Here is an example of the script in action:
The PowerShell script in action

NOTE: This approach requires that Azure AD Connect replicate the chosen Custom Attribute contents to EXO. This is the default for AAD Connect Hybrid Exchange deployments, but some customers choose to turn off replicating some attributes, so double check that the chosen Custom Attribute is replicating all the way through to EXO.

Creating Custom Management Delegations in Exchange Online

Once the domain/OU path is populated into a Custom Attribute of the desired resources, and replicated to EXO, all that is left to do is create custom RBAC delegations that target the users and groups for delegated administration. This includes which roles, or even more granularly which cmdlets are included to those delegations. The steps in this procedure are as follow (which are covered more in depth below):

  1. Create a custom write scope that targets the specific domain/OU string representing the on-premises hierarchy of objects that should be included in the delegation.
  2. Select existing or create custom roles to be assigned for administration of the targeted resources.
  3. Create a RBAC role group assigning it the roles and custom write scope created/selected above.
  4. Add administrators to that RBAC role group.
  5. Rinse and repeat as many times as you need for each administrative boundary.

Creating a Custom RBAC Write Scope

In this solution, the EXO PowerShell is be used to create a custom RBAC Write Scope to target just those objects with appropriate value in the designated Custom Attribute. Since the Custom Attribute field check is a string comparison operation, a wild card can be used at the end to denote any objects in the defined path or below. Using the domain/OU example from Solution Part 1, the following custom RBAC Write Scope will target all objects under the “East Coast” OU, not just the ones in the “Maryland” sub-OU:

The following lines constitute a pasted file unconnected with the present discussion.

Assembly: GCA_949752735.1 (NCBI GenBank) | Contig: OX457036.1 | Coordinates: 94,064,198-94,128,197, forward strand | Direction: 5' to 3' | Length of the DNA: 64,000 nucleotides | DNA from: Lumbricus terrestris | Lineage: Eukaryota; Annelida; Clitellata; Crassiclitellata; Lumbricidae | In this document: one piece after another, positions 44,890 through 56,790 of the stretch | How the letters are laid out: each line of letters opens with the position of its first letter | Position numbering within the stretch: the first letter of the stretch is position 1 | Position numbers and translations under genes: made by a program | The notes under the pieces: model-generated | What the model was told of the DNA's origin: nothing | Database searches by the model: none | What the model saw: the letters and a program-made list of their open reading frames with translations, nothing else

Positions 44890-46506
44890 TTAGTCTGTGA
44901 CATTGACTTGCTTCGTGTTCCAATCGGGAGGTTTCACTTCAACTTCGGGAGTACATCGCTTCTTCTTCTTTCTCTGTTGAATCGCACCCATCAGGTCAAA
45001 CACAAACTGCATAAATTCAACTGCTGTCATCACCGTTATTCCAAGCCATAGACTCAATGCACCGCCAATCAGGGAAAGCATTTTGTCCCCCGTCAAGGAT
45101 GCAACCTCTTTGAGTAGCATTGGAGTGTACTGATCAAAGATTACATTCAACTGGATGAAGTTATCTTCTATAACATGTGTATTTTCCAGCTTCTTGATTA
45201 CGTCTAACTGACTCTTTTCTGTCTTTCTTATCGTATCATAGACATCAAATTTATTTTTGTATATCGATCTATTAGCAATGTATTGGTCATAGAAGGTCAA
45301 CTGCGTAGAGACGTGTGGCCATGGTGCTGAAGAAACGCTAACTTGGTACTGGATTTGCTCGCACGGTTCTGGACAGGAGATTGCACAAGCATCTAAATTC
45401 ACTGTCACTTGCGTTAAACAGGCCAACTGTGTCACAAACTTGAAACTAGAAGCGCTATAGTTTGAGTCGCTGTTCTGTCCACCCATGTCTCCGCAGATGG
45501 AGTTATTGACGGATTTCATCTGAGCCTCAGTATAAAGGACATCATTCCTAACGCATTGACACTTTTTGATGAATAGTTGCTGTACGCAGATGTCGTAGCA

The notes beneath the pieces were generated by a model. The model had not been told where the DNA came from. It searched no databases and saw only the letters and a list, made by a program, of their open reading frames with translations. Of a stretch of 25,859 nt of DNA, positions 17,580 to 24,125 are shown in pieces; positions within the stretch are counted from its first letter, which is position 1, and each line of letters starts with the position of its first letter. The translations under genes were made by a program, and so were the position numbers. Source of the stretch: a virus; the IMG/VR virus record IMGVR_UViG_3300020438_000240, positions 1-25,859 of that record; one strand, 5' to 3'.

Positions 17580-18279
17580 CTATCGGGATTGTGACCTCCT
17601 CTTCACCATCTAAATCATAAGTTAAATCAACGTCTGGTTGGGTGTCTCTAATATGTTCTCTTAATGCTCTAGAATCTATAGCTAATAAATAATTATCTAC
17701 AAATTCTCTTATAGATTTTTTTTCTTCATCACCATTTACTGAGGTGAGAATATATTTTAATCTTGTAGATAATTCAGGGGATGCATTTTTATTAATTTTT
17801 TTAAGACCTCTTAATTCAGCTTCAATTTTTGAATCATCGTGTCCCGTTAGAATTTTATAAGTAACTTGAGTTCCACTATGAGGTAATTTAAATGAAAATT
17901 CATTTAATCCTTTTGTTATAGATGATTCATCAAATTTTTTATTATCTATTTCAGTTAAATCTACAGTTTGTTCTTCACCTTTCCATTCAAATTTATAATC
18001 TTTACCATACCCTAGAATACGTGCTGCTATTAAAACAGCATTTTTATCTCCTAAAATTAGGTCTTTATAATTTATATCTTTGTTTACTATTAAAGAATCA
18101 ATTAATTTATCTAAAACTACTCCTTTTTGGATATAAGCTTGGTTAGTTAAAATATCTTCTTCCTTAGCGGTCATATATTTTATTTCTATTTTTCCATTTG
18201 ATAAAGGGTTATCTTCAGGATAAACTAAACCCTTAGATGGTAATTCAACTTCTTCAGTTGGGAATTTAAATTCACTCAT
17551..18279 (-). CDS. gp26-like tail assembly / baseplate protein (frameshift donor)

New-ManagementScope -Name "East Coast Users" -RecipientRestrictionFilter {CustomAttribute7 -like "contoso.com/US/East Coast/*"}

Taking this methodology a step further, the string comparison operation supports multiple comparisons via the -or operator which can be used to designate multiple OU paths or even domains. For example, here a custom RBAC Write Scope targeting all “East Coast” and “West Coast” OU objects:

New-ManagementScope -Name "East/West Coast Users" -RecipientRestrictionFilter {(CustomAttribute7 -like "contoso.com/US/East Coast/*") -or (CustomAttribute7 -like "contoso.com/US/West Coast/*")}

NOTE: Do not modify the Read Scope on any custom RBAC roles as this can cause issues such as only accounts having that custom RBAC Read Scope being the only ones to see the targeted objects in the Exchange Org.

Selecting or Customizing RBAC Roles

The next part of the solution is to determine what rights should be assigned to the administrators for their targeted resources. Probably the easiest approach is to grant them control over Full Mailbox Permissions or Send As rights would be to assign them the Recipient Administrator role which includes these rights. However, this role includes the ability to create new objects in EXO, and in my experience admins can get confused between managing resources between on-premises and EXO and subsequently create new “cloud only” objects such as traditional Distribution Groups (formerly known as Distribution Lists).

To help prevent the scenario where administrators have rights to manage select resources from accidentally creating “cloud only” resources that should only be created on-premises, the following customizations can be used to restrict what cmdlets they have access to:

New-ManagementRole -Name "O365MailRecipients" -Parent "Mail Recipients"
Remove-ManagementRoleEntry "O365MailRecipients\New-Mailbox"
Remove-ManagementRoleEntry "O365MailRecipients\Enable-Mailbox"

New-ManagementRole -Name "O365DistributionGroups" -Parent "Distribution Groups"
Remove-ManagementRoleEntry "O365DistributionGroups\New-DistributionGroup"
Remove-ManagementRoleEntry "O365DistributionGroups\New-DyanmicDistributionGroup"